September 15-16, 2017
Lexington, Kentucky

Melynda J. Price

Melynda J. Price is the Robert E. Harding, Jr. Associate Professor of Law at the University of Kentucky and Director of the African American and Africana Studies Program in its College of Arts and Sciences. She was named University Research Professor for the 2017–18 academic year by the UK Board of Trustees, in recognition of her outstanding achievements in more than 10 years of research at UK Law on race and citizenship, the politics of punishment, and the role of law in the politics of race and ethnicity in the United States and at its borders.

The Sonia Sanchez Series honors the indelible spirit of the poet and her many visits to the neighborhoods of Lexington by bringing a major thinker whose writing impacts Black culture and social justice issues. She participates in the Kentucky Woman Writers Conference and gives a keynote address, free and open to the community, on Thursday, September 14, 7 p.m., at the Carnegie Center for Literacy and Learning, 251 W. Second Street, in Lexington.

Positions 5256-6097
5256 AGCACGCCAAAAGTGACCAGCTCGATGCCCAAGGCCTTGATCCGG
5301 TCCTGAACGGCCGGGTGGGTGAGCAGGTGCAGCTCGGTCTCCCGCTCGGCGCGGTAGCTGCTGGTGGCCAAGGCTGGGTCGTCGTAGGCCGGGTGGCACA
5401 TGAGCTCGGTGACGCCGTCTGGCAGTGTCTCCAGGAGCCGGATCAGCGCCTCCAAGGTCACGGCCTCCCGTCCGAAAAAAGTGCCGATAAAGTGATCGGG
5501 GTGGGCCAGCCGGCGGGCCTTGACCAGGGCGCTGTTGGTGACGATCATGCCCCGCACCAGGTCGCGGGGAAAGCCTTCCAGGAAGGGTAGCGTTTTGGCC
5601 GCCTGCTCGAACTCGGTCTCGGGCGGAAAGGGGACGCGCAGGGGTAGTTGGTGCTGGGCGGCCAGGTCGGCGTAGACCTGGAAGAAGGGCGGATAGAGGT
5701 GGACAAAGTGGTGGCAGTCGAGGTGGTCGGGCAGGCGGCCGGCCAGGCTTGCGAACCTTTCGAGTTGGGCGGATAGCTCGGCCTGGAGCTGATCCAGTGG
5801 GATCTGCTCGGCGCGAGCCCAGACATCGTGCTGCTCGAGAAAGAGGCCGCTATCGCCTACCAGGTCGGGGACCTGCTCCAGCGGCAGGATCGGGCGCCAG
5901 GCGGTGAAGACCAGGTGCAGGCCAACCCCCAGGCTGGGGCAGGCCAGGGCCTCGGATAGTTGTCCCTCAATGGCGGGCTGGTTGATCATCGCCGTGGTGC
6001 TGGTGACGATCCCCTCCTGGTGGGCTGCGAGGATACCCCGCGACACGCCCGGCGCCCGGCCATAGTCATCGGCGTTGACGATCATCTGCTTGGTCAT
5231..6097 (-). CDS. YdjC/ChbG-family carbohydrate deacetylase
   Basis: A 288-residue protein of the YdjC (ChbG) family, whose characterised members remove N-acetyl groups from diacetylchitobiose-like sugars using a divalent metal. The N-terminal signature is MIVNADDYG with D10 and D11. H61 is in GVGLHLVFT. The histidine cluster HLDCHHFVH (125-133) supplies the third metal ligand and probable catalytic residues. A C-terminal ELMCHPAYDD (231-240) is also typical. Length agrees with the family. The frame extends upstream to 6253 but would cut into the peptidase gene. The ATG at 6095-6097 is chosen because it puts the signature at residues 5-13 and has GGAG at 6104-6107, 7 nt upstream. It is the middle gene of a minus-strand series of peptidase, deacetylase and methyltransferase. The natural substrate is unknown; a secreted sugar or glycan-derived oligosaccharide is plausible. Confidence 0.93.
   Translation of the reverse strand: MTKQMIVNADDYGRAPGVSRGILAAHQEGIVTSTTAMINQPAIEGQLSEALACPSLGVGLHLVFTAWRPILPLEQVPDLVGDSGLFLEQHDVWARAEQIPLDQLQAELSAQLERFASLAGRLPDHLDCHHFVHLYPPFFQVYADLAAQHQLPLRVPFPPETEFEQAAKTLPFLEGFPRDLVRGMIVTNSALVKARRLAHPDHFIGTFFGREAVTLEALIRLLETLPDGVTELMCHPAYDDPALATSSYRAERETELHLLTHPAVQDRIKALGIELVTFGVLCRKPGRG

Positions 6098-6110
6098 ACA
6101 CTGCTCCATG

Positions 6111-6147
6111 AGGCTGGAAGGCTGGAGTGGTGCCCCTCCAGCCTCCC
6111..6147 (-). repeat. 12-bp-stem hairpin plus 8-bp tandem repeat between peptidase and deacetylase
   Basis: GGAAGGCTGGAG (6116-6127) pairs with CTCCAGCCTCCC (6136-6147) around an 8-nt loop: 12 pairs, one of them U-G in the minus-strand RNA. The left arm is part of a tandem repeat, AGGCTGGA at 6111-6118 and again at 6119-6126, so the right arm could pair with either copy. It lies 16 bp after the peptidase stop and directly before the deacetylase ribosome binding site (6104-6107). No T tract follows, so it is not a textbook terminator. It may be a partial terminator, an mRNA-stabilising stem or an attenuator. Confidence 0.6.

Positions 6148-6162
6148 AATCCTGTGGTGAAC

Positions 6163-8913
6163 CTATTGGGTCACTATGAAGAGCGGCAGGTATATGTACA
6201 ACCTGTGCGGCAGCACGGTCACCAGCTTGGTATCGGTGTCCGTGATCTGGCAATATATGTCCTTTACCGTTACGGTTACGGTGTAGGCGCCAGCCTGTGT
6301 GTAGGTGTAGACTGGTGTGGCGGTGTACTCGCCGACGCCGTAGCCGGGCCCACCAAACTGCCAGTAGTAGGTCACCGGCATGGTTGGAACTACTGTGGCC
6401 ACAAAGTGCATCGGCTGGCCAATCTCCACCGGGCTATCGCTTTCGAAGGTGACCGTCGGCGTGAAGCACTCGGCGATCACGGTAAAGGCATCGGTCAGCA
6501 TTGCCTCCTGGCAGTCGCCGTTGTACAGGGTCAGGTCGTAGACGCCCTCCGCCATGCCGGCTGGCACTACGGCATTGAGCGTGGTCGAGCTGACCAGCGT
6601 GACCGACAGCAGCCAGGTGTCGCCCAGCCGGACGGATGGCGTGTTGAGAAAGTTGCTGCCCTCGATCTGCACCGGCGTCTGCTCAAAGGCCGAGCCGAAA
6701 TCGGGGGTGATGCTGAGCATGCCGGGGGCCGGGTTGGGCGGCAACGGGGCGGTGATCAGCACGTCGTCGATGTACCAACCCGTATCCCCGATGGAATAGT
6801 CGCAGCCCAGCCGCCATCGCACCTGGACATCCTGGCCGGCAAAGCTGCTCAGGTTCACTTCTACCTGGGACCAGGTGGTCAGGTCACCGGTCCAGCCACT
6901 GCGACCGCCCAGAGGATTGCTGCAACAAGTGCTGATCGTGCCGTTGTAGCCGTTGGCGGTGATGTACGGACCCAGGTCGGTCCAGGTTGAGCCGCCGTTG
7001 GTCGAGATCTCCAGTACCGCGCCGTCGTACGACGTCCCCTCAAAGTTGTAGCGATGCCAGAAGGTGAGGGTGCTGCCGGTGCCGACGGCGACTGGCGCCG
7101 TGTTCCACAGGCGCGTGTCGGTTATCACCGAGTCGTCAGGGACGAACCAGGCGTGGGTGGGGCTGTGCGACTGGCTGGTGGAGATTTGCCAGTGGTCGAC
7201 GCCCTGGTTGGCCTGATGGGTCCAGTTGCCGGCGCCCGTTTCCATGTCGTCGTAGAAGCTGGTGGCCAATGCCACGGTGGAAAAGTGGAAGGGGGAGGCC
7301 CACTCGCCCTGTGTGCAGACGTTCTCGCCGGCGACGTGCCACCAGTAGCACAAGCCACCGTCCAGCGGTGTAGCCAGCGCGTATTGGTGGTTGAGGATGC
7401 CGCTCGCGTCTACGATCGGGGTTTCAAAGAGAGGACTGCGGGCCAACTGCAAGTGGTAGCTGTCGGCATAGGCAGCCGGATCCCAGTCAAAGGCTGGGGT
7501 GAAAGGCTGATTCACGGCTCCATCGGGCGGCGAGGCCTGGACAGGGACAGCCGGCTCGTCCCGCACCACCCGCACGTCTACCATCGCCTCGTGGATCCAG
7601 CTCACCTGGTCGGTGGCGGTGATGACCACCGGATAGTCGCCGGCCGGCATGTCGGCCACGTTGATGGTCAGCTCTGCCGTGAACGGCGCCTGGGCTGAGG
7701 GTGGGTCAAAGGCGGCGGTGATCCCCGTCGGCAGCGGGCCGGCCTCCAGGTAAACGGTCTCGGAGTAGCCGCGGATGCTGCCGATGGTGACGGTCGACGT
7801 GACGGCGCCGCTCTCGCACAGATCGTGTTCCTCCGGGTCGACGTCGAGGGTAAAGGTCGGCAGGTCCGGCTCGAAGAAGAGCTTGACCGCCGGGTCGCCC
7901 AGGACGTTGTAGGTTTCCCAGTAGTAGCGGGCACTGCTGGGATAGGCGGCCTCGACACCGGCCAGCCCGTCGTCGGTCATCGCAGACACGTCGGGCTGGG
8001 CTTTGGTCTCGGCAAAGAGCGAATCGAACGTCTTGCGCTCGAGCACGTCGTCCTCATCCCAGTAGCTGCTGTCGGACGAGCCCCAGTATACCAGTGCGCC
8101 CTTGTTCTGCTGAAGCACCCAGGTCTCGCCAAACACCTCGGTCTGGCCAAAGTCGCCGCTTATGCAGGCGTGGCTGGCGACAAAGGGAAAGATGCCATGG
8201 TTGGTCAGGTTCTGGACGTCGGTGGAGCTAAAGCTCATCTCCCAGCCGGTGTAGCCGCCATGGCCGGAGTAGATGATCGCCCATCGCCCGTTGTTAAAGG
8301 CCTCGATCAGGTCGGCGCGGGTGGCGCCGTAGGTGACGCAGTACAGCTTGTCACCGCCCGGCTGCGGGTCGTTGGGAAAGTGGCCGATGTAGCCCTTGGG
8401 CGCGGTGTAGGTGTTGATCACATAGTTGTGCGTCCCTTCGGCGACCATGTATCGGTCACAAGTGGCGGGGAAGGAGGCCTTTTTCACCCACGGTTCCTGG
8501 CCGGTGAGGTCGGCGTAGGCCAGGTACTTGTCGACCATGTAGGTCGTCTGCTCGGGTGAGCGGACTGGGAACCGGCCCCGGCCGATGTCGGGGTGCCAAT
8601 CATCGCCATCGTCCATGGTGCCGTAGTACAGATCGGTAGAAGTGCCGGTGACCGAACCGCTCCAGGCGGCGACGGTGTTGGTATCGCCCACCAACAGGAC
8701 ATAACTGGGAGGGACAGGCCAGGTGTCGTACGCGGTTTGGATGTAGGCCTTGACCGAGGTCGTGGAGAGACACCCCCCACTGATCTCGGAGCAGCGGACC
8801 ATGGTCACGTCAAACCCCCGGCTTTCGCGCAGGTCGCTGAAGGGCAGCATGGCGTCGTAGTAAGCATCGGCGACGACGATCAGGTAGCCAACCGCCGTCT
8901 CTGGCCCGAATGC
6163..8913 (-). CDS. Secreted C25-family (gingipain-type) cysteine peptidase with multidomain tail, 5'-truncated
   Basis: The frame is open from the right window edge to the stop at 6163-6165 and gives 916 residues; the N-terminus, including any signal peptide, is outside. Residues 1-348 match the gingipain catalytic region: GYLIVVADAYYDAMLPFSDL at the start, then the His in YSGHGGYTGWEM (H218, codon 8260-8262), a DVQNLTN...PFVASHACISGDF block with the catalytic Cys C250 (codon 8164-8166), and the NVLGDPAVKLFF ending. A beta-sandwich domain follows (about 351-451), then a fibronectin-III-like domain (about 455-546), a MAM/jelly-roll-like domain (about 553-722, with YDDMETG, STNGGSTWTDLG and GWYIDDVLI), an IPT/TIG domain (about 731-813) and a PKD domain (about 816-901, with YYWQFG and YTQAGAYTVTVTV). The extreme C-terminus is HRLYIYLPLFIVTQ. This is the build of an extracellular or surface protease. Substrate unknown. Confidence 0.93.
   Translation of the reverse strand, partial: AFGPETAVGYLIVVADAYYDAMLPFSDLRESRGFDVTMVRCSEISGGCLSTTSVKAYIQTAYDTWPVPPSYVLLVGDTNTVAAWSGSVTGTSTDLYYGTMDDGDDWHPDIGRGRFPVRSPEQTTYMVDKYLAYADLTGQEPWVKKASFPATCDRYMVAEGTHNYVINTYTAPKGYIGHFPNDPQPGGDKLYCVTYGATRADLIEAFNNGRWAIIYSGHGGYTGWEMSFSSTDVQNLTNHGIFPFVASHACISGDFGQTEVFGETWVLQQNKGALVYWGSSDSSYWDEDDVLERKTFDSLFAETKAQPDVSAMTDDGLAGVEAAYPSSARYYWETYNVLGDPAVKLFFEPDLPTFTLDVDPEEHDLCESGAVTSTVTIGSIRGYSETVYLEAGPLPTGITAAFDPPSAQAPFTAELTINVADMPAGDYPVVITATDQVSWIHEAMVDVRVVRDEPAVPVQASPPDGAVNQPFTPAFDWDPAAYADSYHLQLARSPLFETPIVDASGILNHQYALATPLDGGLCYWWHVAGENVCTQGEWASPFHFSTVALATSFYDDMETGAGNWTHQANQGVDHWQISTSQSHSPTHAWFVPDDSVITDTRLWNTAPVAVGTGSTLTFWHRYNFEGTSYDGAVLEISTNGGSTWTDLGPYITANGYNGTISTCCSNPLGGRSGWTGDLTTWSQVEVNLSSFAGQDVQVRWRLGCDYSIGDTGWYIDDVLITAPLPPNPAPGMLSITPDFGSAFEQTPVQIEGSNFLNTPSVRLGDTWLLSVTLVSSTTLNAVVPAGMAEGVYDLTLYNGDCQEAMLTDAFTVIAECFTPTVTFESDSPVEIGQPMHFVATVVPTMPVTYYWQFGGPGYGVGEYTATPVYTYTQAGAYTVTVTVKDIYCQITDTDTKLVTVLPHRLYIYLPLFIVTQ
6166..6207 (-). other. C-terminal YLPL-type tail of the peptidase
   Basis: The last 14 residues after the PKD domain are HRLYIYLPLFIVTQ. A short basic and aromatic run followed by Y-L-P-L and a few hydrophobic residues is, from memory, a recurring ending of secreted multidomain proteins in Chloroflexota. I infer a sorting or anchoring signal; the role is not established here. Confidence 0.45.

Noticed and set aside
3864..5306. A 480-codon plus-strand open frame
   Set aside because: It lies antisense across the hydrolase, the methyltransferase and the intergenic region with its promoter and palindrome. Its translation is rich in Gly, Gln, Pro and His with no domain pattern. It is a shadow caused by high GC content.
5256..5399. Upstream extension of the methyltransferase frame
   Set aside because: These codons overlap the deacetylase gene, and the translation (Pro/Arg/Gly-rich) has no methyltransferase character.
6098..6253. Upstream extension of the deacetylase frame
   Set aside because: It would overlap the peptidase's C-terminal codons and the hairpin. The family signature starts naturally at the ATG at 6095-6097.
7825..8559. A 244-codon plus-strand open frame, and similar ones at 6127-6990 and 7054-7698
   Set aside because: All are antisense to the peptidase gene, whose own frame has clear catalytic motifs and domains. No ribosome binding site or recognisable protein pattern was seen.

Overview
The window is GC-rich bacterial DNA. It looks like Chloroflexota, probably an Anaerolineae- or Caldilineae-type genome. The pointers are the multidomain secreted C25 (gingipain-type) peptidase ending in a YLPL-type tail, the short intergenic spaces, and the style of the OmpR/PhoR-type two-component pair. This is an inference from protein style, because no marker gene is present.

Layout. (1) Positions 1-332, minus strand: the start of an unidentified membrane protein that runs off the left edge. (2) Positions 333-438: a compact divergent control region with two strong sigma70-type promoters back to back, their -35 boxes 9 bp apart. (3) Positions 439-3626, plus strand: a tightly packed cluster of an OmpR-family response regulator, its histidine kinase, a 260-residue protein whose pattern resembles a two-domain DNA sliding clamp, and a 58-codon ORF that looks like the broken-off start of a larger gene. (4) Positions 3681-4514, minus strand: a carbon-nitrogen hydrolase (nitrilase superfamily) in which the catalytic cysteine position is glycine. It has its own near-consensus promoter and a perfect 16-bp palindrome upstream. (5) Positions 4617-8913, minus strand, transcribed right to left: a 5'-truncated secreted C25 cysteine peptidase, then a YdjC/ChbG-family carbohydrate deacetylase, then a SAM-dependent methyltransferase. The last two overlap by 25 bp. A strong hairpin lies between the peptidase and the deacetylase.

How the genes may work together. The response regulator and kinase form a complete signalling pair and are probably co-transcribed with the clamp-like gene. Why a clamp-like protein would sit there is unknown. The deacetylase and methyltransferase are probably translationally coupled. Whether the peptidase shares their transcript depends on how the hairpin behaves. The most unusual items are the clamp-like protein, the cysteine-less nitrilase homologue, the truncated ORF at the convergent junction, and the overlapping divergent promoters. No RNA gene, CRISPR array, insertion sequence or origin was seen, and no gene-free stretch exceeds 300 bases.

Professor Price is the author of At the Cross: Race, Religion and Citizenship in the Politics of the Death Penalty (Oxford University Press, 2015).  Her work has been published in both peer-reviewed social science and law journal, newspapers and literary journals. Professor Price joined the University of Kentucky College of Law as an Assistant Professor in the fall of 2006 after completing the doctorate degree in Political Science from the University of Michigan. Her dissertation was awarded the 2007 Best Dissertation Award from the Race, Ethnicity and Politics Section of the American Political Science Association. In addition to her degree in political science, she also earned a J.D. from the University of Texas School of Law in 2002. While at the University of Texas, she was a member of the Texas International Law Journal and was awarded both the University of Texas Coop Award for Public Interest Law and the Baron and Budd Scholarship for Public Interest Law. She completed her undergraduate studies in Physics at Prairie View A&M University in 1995.

Professor Price’s research focuses on race, gender and citizenship, the politics of punishment and the role of law in the politics of race and ethnicity in the U.S. and at its borders. In 2008, she was awarded a Ford Foundation Diversity Postdoctoral Fellowship. Her host institution was the Capital Punishment Center at the University of Texas School of Law.